Champagne varieties shine in UK sparkling contest
Champagne varieties, rosé and riper styles emerged triumphant at the second annual “Judgement of Parsons Green” benchmark tasting of UK sparkling wines.
Organised by Stephen Skelton MW, this year’s event saw 90 UK sparkling wines entered, an increase of 73% on 2011. Over half the wines entered came from the “excellent” 2009 vintage.
Whereas the 2011 tasting saw non-UK sparkling wines occupy four out of the top 10 places, this year their best performing representative, Sainsbury’s own label, non-vintage blanc de blancs made by Duval Leroy, only reached 19th place.
Emphasising that “there was no intention to make them appear as second-class citizens,” organiser Stephen Skelton MW explained that the non-UK contingent were selected to match the “typical price range of most UK sparkling wines”.
This year’s result led Skelton to conclude: “The best UK sparkling wines have better fruit, better acidity and greater length than wines grown in warmer climates.”
Within the overall results, the top placed wine made from grapes other than Chardonnay, Pinot Noir or Pinot Meunier was the Breaky Bottom Cuvée John Inglis Hall 2006 Seyval Blanc, which took 21st place.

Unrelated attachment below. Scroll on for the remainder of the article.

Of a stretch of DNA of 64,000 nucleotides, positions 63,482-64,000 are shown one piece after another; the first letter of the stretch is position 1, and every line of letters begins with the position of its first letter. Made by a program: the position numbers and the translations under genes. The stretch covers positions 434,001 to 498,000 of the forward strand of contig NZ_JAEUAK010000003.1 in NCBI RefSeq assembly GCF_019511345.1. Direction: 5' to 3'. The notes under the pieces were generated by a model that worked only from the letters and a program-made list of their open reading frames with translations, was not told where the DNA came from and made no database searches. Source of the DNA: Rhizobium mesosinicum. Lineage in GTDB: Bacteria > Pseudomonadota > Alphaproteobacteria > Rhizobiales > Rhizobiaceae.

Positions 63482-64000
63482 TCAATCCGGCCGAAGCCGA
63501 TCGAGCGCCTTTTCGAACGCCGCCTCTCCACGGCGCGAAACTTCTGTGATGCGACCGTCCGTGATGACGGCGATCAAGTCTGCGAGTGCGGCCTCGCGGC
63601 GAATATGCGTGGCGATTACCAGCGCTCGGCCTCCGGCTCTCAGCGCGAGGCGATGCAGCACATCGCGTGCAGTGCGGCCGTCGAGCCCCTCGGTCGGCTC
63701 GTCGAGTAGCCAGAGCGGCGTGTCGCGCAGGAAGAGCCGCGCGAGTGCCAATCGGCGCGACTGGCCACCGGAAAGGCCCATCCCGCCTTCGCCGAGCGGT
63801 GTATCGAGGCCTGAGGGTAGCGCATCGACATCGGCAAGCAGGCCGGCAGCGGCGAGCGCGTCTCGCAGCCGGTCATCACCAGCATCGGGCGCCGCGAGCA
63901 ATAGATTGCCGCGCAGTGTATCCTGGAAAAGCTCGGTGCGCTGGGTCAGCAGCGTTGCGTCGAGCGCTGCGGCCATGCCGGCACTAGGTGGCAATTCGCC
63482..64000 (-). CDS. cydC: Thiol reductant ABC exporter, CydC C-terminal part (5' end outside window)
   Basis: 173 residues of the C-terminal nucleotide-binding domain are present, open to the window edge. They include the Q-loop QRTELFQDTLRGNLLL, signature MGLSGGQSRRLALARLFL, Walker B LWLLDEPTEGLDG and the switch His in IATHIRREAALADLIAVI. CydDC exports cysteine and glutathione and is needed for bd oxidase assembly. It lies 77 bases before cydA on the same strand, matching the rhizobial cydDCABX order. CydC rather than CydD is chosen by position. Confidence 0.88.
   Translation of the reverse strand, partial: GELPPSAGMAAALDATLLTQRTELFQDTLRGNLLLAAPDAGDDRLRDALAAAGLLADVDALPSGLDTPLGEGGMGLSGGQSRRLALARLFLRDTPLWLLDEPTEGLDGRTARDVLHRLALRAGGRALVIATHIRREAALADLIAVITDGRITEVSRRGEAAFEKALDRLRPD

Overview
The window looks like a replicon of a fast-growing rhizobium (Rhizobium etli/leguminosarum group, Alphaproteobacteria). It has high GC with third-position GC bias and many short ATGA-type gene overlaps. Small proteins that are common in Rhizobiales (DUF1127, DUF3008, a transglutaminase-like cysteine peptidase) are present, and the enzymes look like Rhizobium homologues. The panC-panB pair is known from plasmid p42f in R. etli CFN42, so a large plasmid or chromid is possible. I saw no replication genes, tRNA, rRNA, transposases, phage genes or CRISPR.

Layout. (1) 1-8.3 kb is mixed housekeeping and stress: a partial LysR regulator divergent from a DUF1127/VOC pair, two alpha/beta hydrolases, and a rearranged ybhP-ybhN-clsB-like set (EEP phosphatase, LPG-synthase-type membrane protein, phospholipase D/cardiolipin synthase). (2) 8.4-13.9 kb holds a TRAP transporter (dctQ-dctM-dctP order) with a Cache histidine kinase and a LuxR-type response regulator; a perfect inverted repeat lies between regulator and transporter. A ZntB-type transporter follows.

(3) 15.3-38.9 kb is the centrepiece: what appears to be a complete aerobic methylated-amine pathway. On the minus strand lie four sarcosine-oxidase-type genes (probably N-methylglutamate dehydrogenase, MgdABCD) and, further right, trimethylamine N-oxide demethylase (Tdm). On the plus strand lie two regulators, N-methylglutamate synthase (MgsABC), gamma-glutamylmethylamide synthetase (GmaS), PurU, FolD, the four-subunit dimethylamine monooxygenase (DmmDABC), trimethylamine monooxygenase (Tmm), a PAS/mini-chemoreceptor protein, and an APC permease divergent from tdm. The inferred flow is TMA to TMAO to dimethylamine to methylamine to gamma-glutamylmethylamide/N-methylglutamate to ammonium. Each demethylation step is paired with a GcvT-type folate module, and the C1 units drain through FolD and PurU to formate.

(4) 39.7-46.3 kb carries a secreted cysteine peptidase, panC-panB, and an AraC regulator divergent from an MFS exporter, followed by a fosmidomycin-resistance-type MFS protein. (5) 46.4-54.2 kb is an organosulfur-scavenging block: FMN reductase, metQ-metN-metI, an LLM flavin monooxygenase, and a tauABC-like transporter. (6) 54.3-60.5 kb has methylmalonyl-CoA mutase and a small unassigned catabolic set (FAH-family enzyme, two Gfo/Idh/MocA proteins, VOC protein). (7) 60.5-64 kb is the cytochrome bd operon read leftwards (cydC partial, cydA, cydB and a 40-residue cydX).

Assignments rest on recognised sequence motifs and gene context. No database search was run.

Of the 35 worst performing wines, 23 contained a “significant percentage” of non-Chamapagne varieties. As a result, Skelton warned UK producers: “Unless you are making sparkling wines using the three classic Champagne varieties or you know how to grow, ripen and turn Seyval Blanc into good sparkling wine, think twice before you use other – in my opinion less suitable – varieties.”
Within the Champagne varieties, it was the rosé styles which stood out in particular. First place overall went to Camel Valley’s Pinot Noir Rosé Brut 2010, while seven of the top 11 wines were rosé.
However, Skelton again marked out the poor performance of rosé wines made from non-Champagne varieties, saying: “Rosé wines made using a proportion of red varieties such as Regent, Rondo and Triomphe are very unlikely to score well against the excellent rosé wines being made from classic varieties.”
Offering a general comment on the wines tasted, Skelton remarked: “Unripe grapes with excess acidity and significant green characters can never successfully tuned into award-winning wines of any style.”
Despite this criticism, he concluded: “There is absolutely no doubt that the best UK sparkling wines, almost all made from the classic Champagne varieties, can hold their own on a world stage.
“We are producing wines with good fruit, length on the palate and the best have a superb balance of sweetness and acidity.”
This year’s panel of 12 judges included Champagne specialists Michael Edwards and Giles Fallowfield, as well as Jancis Robinson MW and Waitrose’s English wine buyer Matt Smith.
The tasting will be held again next year on Thursday 7 March.